On its “Fatal Four” list of the top four causes of construction deaths nationwide, the Occupational Safety and Health Administration ranks electrocutions as number three. Each year, electrocutions account for 350 construction deaths, or 8.3% of all construction fatalities. Looked at another way, at least one construction worker dies almost every day from an electrocution injury. Keep in mind that as few as 50 milliamps of electricity flowing through your body can kill you. Most of the common electrical tools and equipment you work with on a daily basis contain 15-20 amperes of electricity, far above the lethal amount.
In addition to deaths, electrocutions cause 61% of construction injuries each year. You face a particular risk of receiving one of these injuries if you are a person between the ages of 35 and 44, a construction laborer or a construction electrician. The type and severity of your electrical injury depends on several factors, including the following:
- What type of electrical current entered your body
- Its amount of voltage
- Which part(s) of your body received the shock
- How your body resisted the shock
- How long your body remained exposed to the current
Common causes of construction site electrocution injuries include the following:
- Malfunctioning electrical tools or equipment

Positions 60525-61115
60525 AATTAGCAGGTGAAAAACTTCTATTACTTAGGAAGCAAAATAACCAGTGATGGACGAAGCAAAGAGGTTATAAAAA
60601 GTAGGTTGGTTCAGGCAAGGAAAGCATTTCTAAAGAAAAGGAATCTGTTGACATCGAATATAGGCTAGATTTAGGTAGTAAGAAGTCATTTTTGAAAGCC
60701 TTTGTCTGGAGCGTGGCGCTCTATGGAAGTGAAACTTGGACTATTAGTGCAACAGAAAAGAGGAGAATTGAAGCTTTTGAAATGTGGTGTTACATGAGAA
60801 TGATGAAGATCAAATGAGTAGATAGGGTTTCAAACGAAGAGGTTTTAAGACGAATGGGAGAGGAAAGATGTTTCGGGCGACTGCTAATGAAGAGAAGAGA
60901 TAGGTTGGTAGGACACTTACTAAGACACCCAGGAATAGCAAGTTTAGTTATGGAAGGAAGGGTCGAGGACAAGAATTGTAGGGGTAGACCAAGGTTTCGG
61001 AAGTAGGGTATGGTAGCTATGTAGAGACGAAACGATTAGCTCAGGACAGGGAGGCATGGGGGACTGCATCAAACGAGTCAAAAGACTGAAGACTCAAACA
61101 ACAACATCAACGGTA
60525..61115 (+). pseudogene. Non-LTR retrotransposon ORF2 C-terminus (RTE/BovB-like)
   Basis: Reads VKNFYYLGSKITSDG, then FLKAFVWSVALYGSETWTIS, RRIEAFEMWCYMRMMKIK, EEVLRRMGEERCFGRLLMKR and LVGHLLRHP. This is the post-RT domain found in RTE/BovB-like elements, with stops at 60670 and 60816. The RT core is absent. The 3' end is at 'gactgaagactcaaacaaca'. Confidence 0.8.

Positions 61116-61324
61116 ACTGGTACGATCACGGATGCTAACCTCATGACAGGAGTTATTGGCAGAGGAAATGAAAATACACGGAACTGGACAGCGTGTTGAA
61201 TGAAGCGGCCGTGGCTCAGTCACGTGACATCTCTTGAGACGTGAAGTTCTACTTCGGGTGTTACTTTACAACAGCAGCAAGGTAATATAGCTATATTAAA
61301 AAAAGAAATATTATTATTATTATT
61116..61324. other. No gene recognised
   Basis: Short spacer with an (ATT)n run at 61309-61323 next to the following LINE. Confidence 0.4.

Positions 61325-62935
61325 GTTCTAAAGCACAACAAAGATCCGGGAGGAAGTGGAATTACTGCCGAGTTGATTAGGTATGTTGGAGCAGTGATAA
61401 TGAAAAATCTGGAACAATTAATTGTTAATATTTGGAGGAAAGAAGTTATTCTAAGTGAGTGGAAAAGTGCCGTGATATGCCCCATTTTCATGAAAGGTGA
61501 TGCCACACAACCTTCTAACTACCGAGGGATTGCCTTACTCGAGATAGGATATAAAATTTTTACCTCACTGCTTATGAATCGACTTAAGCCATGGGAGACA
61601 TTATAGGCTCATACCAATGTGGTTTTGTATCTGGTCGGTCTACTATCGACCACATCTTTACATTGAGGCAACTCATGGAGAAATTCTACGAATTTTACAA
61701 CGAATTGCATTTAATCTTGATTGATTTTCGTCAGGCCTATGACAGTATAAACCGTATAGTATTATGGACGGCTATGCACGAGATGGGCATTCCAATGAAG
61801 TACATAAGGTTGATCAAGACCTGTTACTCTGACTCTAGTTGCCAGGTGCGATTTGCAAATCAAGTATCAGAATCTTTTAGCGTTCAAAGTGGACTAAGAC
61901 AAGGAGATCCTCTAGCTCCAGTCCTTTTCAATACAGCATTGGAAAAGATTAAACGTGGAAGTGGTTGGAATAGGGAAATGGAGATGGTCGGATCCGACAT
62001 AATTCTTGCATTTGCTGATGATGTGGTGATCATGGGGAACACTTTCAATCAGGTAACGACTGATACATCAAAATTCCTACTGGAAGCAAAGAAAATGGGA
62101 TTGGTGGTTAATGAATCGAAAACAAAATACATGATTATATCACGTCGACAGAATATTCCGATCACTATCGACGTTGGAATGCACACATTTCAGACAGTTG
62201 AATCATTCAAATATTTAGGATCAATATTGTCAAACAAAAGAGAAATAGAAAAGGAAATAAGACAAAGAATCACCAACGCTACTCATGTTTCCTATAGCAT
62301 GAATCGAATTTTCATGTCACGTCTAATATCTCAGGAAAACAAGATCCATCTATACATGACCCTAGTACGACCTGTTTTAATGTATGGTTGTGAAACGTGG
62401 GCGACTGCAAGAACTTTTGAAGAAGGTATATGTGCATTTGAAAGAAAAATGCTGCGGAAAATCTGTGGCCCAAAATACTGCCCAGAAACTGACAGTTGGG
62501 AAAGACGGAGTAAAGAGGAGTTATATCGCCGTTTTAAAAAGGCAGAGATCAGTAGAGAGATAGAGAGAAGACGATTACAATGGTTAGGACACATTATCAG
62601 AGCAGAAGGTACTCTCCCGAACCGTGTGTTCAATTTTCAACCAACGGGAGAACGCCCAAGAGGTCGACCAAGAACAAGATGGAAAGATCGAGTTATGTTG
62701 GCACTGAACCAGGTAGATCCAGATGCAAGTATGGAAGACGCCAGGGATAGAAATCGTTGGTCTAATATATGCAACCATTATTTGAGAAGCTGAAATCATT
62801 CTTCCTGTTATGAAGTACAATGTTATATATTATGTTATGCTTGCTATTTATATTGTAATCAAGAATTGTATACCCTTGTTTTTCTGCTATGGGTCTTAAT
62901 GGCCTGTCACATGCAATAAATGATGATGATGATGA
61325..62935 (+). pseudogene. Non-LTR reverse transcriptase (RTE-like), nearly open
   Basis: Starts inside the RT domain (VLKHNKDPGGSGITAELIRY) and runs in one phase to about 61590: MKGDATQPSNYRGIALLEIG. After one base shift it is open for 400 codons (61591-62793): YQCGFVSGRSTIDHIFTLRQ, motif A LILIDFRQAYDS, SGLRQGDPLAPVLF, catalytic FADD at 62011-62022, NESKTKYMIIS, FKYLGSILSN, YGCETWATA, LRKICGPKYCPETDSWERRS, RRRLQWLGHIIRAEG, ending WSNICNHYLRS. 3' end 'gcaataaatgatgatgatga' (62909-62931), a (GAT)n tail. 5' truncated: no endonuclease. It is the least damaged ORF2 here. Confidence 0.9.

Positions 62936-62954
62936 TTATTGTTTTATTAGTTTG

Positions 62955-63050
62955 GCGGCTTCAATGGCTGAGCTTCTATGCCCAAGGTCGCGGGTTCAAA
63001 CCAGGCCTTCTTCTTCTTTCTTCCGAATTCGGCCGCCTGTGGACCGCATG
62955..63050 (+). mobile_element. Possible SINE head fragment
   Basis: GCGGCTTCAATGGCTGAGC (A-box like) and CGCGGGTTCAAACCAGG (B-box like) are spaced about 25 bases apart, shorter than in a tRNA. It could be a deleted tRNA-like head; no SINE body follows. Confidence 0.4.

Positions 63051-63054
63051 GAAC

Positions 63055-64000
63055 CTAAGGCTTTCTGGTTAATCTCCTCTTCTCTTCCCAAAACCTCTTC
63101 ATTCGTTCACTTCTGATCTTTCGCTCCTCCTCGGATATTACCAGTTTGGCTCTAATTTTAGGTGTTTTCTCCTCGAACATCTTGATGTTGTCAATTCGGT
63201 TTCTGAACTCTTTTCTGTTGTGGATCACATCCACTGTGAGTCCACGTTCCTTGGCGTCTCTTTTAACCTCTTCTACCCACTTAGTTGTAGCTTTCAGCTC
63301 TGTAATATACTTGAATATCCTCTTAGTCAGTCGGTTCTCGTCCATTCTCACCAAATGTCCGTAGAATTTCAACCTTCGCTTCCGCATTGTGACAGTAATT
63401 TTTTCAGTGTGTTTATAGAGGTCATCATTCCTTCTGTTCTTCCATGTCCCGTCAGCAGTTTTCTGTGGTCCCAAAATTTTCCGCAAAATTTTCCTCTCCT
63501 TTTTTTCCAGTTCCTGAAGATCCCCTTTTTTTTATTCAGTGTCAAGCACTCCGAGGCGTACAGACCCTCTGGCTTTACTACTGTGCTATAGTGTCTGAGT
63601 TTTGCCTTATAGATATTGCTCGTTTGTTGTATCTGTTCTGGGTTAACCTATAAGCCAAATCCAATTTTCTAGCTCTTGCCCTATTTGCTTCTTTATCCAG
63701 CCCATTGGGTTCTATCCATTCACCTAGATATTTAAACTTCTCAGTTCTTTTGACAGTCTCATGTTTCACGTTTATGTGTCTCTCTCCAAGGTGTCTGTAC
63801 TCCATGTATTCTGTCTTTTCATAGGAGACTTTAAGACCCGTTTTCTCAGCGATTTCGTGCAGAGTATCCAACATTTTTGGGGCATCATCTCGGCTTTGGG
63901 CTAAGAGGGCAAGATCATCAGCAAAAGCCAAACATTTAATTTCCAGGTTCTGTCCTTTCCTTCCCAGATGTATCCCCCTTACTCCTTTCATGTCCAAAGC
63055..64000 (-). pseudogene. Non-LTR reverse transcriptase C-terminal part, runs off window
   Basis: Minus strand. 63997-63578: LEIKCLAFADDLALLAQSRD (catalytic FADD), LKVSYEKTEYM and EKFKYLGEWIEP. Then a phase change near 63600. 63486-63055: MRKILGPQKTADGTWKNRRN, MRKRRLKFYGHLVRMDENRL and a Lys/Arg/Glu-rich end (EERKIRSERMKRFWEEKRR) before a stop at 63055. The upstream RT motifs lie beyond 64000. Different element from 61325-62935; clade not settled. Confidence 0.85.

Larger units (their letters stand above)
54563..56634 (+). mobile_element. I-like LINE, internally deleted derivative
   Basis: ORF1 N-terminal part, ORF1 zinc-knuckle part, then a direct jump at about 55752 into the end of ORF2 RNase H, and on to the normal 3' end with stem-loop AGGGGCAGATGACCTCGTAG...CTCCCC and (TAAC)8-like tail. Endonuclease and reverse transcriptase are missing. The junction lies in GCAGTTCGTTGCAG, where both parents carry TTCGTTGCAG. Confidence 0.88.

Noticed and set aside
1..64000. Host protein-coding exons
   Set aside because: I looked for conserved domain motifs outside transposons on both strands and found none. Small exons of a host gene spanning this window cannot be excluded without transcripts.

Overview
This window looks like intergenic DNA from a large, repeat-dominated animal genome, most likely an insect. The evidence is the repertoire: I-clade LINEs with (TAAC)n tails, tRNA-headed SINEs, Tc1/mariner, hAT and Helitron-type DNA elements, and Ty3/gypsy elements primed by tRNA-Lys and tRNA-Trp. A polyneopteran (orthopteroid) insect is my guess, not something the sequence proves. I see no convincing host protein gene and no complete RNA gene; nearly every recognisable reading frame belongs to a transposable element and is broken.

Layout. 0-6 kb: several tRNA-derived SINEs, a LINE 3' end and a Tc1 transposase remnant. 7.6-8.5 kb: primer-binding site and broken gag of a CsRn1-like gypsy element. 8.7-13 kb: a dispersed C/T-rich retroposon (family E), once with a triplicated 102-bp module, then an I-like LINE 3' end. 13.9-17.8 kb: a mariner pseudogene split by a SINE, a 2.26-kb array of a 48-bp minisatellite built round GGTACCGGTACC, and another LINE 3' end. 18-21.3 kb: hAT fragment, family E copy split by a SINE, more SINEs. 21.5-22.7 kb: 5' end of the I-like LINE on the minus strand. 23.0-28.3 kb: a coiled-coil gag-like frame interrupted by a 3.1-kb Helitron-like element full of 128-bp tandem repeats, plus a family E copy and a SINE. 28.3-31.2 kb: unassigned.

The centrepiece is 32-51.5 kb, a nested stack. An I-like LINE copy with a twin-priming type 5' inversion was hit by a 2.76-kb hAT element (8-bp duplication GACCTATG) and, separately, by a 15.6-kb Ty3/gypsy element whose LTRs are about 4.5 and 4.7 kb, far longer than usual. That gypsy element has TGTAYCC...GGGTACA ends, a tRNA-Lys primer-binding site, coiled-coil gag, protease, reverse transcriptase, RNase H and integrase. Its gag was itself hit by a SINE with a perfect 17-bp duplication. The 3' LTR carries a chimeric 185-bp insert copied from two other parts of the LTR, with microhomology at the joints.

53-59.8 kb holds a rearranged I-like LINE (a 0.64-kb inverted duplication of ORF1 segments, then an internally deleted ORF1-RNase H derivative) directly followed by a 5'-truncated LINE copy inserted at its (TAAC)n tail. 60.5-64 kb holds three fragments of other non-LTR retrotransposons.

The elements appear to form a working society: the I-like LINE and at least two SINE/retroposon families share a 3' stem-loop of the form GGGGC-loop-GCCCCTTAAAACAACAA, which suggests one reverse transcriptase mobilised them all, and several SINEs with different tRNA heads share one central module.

- Short circuits
- Improperly connected extension cords
- Metal ladders coming into contact with overhead power lines
- Ungrounded electrical cords
- Frayed or damaged electrical cords
- Breaks in the insulation surrounding electrical wires
- Improperly maintained electrical tools or equipment
- Failure to wear insulating gloves and other protective gear
An electrocution invariably burns not only your skin, but also the tissues deep underneath your skin. The electrical current can also stop your heart and cause other severe internal organ damage. This is why it’s critical to obtain immediate emergency medical assistance after an electrocution.
Your second-, third- and fourth-degree burns likely will require you to spend a significant amount of time in the hospital burn unit. Here you likely will have to undergo numerous painful debridement treatments, i.e., the removal of damaged or dead tissue from your wound. You may also require surgery, especially skin grafts, to minimize the damage caused by your burns.
Despite the best medical treatment, however, your burns may well leave lasting disfiguring scars. In addition to having to deal with this physical catastrophe, you also likely will have to deal with the financial catastrophe of medical bills that can add up all too quickly.
As a Construction Accident Lawyer from Rispoli & Borneo, P.C. would advise their clients, your best strategy after sustaining work-related electrocution burns consists of contacting an experienced local construction accident lawyer who can help you recover the maximum amount of compensation possible from your employer, and possibly from the manufacturer of the electrical equipment that electrocuted you.